A team of researchers has uncovered new information that contradicts the current migration timeline. The current timeline mentions that humans may have arrived in North America 13,000 years ago, but the new research might push the date back to 30,000 years ago.
Previous research and conclusions shared by researchers argued that humans arrived in North and South America 13,000 years ago, with the most obvious proof being relics associated with the Clovis culture. However, the exact timeframe and methods used to reach the American continents have been a hot topic for a long time.
Exploring the timeline
The arrival of humans in North and South America is a major timeline for human civilization, and many researchers have tried to explore and analyze available information in an attempt to track down new insights. A significant number of relics have also been collected from ancient sites.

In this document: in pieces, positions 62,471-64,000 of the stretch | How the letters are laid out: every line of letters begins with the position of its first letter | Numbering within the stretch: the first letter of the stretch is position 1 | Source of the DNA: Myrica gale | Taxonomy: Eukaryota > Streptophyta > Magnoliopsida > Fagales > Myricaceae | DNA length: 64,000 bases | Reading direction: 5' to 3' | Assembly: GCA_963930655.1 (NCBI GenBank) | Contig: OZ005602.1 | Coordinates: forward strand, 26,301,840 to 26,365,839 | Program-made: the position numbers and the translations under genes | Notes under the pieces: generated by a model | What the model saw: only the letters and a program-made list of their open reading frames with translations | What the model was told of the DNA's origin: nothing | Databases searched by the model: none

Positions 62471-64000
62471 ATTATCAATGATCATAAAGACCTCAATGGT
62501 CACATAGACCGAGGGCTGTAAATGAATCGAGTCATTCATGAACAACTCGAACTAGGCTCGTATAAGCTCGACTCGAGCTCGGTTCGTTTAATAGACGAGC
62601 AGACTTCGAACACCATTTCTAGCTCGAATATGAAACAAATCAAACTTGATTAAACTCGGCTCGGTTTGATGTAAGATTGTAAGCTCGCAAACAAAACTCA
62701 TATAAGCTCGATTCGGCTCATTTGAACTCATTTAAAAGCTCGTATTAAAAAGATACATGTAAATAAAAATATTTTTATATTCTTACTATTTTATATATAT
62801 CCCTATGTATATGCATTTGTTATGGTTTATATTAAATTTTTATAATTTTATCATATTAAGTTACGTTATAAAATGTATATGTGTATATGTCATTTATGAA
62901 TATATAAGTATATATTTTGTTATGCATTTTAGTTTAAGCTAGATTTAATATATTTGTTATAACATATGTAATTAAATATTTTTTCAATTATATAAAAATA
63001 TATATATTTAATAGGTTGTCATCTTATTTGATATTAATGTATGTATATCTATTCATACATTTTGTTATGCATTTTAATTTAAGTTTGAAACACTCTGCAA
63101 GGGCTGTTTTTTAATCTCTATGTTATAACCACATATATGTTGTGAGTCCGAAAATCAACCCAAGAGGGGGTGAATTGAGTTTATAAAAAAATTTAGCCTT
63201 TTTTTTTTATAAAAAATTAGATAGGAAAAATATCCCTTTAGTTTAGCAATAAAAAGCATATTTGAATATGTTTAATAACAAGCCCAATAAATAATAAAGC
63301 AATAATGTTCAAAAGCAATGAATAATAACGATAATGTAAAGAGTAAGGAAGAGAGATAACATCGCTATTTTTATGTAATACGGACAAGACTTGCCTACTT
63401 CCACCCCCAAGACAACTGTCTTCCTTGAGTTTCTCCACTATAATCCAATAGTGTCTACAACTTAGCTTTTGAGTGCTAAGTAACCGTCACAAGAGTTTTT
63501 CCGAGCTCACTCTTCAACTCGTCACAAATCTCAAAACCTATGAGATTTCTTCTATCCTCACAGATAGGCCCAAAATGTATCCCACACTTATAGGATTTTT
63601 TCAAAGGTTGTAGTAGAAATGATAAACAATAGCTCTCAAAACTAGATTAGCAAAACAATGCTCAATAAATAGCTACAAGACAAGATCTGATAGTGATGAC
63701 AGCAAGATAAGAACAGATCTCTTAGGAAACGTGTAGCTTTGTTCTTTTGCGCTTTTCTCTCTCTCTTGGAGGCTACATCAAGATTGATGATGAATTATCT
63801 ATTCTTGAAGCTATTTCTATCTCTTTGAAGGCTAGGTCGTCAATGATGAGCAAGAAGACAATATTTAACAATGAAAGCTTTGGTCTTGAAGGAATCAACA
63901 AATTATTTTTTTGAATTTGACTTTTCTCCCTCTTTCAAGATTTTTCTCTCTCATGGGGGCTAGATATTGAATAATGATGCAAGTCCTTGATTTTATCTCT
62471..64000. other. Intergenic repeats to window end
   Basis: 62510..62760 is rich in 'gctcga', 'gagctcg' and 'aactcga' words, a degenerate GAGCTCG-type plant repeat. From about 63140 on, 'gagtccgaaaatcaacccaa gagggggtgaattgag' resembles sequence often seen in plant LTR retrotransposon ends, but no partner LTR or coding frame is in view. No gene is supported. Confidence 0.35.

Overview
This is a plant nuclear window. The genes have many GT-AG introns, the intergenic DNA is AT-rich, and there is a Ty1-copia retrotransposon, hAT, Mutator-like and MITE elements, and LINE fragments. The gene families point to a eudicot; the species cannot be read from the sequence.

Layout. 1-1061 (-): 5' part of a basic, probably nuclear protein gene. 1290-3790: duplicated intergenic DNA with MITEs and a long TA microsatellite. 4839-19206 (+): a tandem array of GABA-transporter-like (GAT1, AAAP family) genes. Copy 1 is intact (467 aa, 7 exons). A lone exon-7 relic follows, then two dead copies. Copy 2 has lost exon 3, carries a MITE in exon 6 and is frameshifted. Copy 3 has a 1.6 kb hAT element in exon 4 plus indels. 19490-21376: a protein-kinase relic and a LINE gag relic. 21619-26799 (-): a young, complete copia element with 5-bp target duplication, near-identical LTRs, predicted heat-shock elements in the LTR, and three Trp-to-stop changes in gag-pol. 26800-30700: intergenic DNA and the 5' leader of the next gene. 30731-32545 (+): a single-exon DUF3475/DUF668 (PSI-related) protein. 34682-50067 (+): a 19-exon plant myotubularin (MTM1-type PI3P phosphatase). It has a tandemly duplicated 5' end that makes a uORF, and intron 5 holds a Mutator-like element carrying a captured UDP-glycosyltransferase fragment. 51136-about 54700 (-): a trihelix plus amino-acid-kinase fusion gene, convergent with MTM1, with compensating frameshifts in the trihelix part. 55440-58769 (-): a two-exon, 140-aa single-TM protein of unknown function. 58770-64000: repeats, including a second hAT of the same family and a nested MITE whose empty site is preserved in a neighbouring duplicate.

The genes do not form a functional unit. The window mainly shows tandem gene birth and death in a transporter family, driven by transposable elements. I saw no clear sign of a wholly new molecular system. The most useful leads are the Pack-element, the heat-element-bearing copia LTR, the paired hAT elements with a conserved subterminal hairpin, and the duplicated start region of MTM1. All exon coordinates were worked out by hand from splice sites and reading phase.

Another study has argued that the date should be pushed back to approximately 18,000 years ago. This study and the newer one were focused on the Chiquihuite Cave, which is located in Zacatecas, Mexico. They also offer new data and perceptions on 42 historic sites spread across North America and Beringia.
By working together, the authors of the two studies have found new evidence that signals the presence of a human that can be traced back to the Last Glacial Maximum, an event that took place between 19,000 and 26,000 years ago.
New stone tools that have been uncovered in the Mexican cave seem to be at least 30,000 years old. Instead of taking the Beringia route, which is thought to have been blocked by glacers within that timeframe, humans may have followed a different path along the Pacific Coast, but the details remain elusive for now.
More data can be found in a new study, which was published in a scientific journal.